# Split-phase induction motor as generator

Discussion in 'Homework Help' started by dlpearce74, Sep 15, 2013.

1. ### dlpearce74 Thread Starter New Member

Jun 5, 2007
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I know that the title of my post is possible, and I can do the calculation required for the capacitor that has to supply the reactive power to the run coil, to get the motor into power generation mode.

However, it struck me that it may be overkill on a small split phase induction motor. Would it be possible to supply rotor current via a DC bias of the start winding? I was thinking about this in relation to DC braking on induction motors.

Just curious if anyone has tried this or not. I have a few split phase motors, may have to drag them out and take a shot at it, but if someone has already tried it, I am curious about your findings.

2. ### MaxHeadRoom Expert

Jul 18, 2013
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How can you obtain induced rotor current with DC? This is the reason it is called an 'Induction' Motor.
DC braking is rectification of the BEMF which is another animal entirely.
3ph generation is done routinely with 3 phase motor off of 1 phase 240.
What generated supply are you hoping to achieve with a split phase motor, that requires 1 ph anyway to run?
Max.

3. ### dlpearce74 Thread Starter New Member

Jun 5, 2007
7
0
Thinking of building a very small generator, maybe with a weed eater engine at some point. Split phase induction motors are cheap and are in the mechanical power range of very small engines.

I don't think your explanation on "induction" is complete. When a induction motor uses DC injection braking, this induces a very large current in the rotor circuit (the squirrel cage). This field works against the dc-sourced field being injected into the run coils. The major problem with DC injection braking is that there is large heat build up in the rotor due to the high currents flowing in the rotor circuit. It's usually frowned upon unless the machine inertia is relatively small, and the braking duty cycle is relatively short.

So I am wondering, if I inject DC into the start winding at some current, with a external mechanical power source spinning the rotor, will the current in the rotor generate a smooth sine wave, or will it be intermodulated with the rotor's DC field crossings? I don't have modeling software to see this myself.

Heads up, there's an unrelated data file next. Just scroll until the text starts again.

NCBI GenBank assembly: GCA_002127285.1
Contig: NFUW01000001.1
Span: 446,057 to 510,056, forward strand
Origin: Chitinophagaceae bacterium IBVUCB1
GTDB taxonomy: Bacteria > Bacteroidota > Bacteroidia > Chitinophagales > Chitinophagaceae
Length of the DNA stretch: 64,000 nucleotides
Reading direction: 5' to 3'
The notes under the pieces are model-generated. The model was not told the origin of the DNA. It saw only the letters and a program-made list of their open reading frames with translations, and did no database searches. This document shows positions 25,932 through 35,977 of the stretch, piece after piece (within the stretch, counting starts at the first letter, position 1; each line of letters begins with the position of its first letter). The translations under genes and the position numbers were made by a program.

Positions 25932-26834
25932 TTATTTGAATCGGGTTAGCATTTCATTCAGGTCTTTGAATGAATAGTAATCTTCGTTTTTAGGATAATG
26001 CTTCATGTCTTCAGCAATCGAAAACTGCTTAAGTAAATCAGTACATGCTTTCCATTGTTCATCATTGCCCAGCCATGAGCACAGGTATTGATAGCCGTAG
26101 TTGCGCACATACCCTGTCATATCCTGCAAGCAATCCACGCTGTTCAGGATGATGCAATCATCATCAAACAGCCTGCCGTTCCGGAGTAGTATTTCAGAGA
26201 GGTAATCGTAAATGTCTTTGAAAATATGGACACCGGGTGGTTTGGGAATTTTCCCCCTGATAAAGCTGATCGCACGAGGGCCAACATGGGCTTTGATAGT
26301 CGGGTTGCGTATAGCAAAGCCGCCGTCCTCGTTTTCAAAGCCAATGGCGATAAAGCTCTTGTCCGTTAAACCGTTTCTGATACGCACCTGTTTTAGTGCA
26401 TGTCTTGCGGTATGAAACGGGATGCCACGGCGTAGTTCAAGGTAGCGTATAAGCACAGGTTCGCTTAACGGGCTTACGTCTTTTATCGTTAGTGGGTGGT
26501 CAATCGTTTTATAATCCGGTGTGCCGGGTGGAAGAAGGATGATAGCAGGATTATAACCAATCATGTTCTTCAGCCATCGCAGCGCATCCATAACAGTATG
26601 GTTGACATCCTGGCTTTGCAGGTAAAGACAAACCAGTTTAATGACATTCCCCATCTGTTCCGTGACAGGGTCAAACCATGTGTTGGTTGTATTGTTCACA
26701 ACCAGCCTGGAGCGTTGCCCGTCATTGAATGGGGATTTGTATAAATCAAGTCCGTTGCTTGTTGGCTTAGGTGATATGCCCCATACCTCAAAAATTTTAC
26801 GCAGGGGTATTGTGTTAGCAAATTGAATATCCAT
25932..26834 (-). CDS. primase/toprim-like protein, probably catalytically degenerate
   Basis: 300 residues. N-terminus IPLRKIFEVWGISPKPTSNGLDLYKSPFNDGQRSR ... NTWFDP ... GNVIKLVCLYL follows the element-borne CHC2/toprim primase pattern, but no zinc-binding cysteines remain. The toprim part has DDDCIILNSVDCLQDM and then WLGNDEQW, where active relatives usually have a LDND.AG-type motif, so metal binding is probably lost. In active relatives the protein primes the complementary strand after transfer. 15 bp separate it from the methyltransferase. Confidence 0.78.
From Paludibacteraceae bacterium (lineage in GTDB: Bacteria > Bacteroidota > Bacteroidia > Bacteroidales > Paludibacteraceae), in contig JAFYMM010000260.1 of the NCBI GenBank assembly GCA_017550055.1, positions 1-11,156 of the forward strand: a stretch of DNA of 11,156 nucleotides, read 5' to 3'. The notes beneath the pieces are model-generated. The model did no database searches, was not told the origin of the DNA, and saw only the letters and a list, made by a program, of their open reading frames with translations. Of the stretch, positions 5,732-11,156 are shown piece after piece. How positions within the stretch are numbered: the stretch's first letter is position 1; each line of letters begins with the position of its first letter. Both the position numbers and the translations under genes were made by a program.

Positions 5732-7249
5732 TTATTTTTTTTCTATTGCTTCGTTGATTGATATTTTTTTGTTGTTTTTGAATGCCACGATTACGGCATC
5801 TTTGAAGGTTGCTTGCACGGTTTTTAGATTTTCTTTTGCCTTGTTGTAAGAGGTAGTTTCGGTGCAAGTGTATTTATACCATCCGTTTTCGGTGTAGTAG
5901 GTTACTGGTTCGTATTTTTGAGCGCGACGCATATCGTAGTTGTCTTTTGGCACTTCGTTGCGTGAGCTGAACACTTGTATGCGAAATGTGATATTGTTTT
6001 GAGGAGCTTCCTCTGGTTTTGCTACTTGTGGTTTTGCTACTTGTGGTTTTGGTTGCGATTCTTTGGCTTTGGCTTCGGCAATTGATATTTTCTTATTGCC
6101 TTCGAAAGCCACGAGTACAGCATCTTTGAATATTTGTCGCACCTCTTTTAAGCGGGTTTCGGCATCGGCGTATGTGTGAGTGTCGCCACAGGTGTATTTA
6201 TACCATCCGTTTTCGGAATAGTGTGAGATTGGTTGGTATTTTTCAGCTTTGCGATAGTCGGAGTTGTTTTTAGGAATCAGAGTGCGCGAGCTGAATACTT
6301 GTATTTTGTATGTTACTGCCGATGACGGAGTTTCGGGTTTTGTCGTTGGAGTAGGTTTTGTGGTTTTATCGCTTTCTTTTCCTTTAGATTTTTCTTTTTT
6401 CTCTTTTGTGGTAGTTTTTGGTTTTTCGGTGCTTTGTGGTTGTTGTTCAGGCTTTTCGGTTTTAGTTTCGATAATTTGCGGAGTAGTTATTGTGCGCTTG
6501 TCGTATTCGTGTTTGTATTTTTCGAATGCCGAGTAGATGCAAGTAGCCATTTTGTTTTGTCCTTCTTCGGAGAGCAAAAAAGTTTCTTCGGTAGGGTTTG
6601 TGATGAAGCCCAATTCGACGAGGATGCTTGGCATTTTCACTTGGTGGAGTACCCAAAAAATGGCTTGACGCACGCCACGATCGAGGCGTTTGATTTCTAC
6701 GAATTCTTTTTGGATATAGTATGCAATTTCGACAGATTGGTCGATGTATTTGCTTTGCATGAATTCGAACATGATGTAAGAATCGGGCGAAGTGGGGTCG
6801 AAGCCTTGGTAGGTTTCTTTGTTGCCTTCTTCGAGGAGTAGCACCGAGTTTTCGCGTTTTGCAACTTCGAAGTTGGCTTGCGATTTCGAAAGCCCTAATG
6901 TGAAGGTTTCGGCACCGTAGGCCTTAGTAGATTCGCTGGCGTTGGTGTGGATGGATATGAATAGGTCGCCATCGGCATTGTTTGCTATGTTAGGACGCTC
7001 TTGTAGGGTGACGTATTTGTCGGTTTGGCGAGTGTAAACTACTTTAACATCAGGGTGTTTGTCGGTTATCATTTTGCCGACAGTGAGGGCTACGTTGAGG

4. ### strantor AAC Fanatic!

Oct 3, 2010
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How do you know that the title is possible? Have you seen it done before? If so, where? I would like to see that, and if you could dredge it up, might be a good resource.

In order to regenerate with a 3ph induction motor, you have to feed power into it at twice the desired output frequency. It seems intuitive that you might be able to do something similar with a single phase induction motor, but I've never heard of it.

Oct 3, 2010
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6. ### dlpearce74 Thread Starter New Member

Jun 5, 2007
7
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Several folks on youtube have done this with a single phase motor and capacitor. While I don't have an example to give you measurements from, it will also work with a cframe induction motor with shaded pole, but you will have to cut the shaded pole off the motor.

I think MaxHeadRoom missed the fact that the rotor will be rotating. A rotating coil through a magnetic field that is not changing (permanent magnets or electromagnetic with DC power), develops a current. Hence while if you apply DC to a induction motor and rotate it's shaft, you will induce current into the rotor circuit (the squirrel cage).

For a split phase motor, you would just leave the start winding unconnected (or you could draw some power there, too, but it will be very limited), which is why I am wondering if I could apply DC to start winding, and forgo the reactive capacitor element in the circuit.

Here is a very good link on dc injection braking, and it's not Wikipedia, whose explanation appears that it may be wrong. The only time the static torque comes into effect, is when the rotor stops, and the dc field is still applied.

http://www.tmeic.com/Repository/Brochures/Drive_Time_-_Injection_Braking_1142532196.htm

7. ### dlpearce74 Thread Starter New Member